So today I learned something
true, even with the not-at-all-precise
#What is truthy?
Truthy isn’t some hand-wavy word that I came up while blogging after drinking. It actually has a specific meaning. Here’s the definition according to MDN:
truewhen evaluated in a Boolean context. All values are truthy unless they are defined as falsy (i.e., except for
What this means in practice is that if you use a truthy thing like the string “flying-whale” as the condition for an
while statement, then the condition will pass.
#Truthy ain’t true
If flying whales are truthy, then the obvious question becomes: are they also true? Take a look at this example’s console output to find out.
"falling-petunias" to be
true either. But I guess it can’t take all of its design decisions from the hitchhiker’s guide.
if statements actually work surprised me. I thought that they checked if the expression was
#Counting flying whales
"flying-whales" does not equal
true. And you’d expect that numbers (representing counts of flying whales) won’t be true either.
2 flying whales won’t be true; the very idea of multiple whales flying around at the same time is outlandish! But what about
1 flying whale?
If you don’t want to go to the trouble of reading my wonderful algorithmically generated folk song, then here’s the gist of it:
2 == trueevaluates to
1 == trueevaluates to
Control statements like
while are also loose, but in a completely different way to the
== operator. They check whether something is truthy, which is a much broader categorization than
But what if you want to check if something is actually
true? Then you need to use strict equality.
#Equality without coercion
I also realized today that there must be a lot of politically minded computer scientists out there naming these things.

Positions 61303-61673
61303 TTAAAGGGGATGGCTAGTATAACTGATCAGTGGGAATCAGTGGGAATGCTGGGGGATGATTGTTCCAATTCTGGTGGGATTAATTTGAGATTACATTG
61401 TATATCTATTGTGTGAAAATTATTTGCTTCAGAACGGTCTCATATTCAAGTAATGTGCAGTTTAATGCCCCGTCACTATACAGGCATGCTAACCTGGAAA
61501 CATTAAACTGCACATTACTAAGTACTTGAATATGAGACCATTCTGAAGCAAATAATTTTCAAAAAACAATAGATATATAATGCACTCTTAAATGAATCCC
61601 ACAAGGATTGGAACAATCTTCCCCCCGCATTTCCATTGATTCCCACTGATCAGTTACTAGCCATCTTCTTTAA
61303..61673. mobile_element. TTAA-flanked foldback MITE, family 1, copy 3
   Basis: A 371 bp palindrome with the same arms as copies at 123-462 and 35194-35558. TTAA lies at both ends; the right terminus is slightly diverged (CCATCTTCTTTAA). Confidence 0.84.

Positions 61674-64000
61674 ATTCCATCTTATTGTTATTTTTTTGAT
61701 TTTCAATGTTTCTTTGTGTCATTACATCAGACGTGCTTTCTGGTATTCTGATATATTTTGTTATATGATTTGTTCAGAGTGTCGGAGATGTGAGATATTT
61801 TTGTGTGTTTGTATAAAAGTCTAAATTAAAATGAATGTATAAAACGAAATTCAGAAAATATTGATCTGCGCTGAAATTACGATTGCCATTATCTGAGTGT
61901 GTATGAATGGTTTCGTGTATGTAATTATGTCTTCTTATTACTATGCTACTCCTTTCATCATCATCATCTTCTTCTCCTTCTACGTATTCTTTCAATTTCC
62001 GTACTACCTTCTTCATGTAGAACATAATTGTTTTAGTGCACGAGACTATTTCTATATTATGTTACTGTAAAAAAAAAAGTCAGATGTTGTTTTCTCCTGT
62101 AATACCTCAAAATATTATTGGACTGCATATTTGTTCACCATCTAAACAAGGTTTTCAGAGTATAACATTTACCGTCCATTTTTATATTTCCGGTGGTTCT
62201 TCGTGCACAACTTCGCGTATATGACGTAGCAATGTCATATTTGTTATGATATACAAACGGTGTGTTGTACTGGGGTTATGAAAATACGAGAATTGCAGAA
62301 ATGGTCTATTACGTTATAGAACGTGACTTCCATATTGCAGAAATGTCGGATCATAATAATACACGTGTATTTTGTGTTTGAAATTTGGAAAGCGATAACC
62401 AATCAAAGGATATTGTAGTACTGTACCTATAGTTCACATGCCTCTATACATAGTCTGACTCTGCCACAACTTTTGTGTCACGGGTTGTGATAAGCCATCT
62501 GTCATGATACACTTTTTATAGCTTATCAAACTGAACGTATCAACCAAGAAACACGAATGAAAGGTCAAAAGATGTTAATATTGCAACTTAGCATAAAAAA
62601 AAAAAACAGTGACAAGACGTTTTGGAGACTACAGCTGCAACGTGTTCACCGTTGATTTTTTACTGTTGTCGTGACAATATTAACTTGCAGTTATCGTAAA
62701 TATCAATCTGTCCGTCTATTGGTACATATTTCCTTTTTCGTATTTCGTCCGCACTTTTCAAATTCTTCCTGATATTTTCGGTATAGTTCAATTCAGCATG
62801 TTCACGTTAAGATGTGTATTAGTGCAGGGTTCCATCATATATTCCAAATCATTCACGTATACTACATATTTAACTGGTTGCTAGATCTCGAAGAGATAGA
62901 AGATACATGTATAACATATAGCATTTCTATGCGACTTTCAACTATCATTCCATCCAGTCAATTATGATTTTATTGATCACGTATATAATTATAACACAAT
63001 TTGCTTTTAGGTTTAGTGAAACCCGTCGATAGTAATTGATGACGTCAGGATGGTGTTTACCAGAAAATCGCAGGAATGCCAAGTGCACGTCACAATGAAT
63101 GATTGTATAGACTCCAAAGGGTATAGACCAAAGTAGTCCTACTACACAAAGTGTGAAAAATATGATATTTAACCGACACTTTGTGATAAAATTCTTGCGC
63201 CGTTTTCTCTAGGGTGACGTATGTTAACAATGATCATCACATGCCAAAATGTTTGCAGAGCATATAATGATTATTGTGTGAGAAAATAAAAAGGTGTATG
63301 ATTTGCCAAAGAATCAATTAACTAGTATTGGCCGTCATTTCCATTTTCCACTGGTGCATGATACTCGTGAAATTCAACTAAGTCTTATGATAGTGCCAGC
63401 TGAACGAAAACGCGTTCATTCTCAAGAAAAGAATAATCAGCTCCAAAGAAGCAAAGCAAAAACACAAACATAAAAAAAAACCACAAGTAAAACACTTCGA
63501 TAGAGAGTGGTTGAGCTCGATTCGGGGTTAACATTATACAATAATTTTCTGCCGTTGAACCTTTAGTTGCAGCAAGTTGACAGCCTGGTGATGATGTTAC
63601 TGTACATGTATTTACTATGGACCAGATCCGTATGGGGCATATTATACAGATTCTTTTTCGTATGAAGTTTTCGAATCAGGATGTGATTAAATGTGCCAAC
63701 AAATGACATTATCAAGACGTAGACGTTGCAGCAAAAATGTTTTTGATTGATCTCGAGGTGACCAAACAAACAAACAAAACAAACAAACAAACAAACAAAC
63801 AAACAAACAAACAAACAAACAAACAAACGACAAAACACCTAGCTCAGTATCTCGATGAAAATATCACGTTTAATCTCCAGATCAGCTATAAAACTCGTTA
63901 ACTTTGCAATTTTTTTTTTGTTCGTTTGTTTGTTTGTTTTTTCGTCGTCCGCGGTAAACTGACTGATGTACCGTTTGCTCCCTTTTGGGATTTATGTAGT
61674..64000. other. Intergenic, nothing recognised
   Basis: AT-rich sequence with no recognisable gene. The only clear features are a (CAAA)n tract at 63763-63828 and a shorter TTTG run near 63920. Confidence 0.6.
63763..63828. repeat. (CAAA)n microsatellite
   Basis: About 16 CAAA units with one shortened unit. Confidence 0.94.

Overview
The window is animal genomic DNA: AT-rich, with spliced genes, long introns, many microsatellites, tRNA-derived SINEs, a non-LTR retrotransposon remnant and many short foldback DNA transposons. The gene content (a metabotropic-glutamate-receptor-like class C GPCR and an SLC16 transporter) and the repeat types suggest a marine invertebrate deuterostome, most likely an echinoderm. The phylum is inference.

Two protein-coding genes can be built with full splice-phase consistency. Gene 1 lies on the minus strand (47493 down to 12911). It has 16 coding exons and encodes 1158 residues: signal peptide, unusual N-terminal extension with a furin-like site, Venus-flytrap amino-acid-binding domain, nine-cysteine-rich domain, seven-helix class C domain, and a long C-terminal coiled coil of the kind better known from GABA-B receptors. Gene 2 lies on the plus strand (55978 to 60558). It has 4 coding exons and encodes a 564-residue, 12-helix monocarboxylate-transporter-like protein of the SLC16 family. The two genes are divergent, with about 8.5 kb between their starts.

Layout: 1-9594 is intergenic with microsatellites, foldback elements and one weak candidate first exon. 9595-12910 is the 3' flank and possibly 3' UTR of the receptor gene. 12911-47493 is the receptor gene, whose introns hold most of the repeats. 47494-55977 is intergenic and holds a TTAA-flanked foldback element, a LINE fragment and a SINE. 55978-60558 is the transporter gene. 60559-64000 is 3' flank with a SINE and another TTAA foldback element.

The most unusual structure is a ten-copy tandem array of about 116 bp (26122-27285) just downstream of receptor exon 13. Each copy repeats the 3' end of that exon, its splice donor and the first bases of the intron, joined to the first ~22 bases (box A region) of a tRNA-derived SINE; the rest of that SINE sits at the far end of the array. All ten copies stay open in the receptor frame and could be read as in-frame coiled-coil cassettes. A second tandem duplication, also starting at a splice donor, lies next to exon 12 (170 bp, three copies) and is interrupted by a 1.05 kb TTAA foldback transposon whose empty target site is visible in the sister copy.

coercion The action or practice of persuading someone to do something by using force or threats.
— The Oxford English Dictionary
==, which you’ve already seen, and the strict equality operator
==, because it doesn’t do any coercion. It only evaluates to
true if both sides are exactly equal… unless both sides are
NaN, in which case it still evaluates to
false. And there’s actually a good reason for this: that’s how floating point numbers work in other languages too!
#A veritable minefield
== true are different things today. But what brought on that realization?
Earlier today, I had a go at this wonderful little minesweeper-esque game. After submitting my answer, I was like “huh?” when some of the cells didn’t display either ticks or crosses. Bartosz Szczeciński kindly explained why (thanks!) — it’s only checking that you correctly mark cells that are loosely equal using
I found the topic (and the game) interesting, and wanted to pay the explanation forward with this article. Since you’ve read this far, maybe you’d like to share it forward too? If so, there’s a few buttons on the left to make it easier. Either way, thanks so much for reading!
If you have any questions or comments, give me a shout anytime at email@example.com!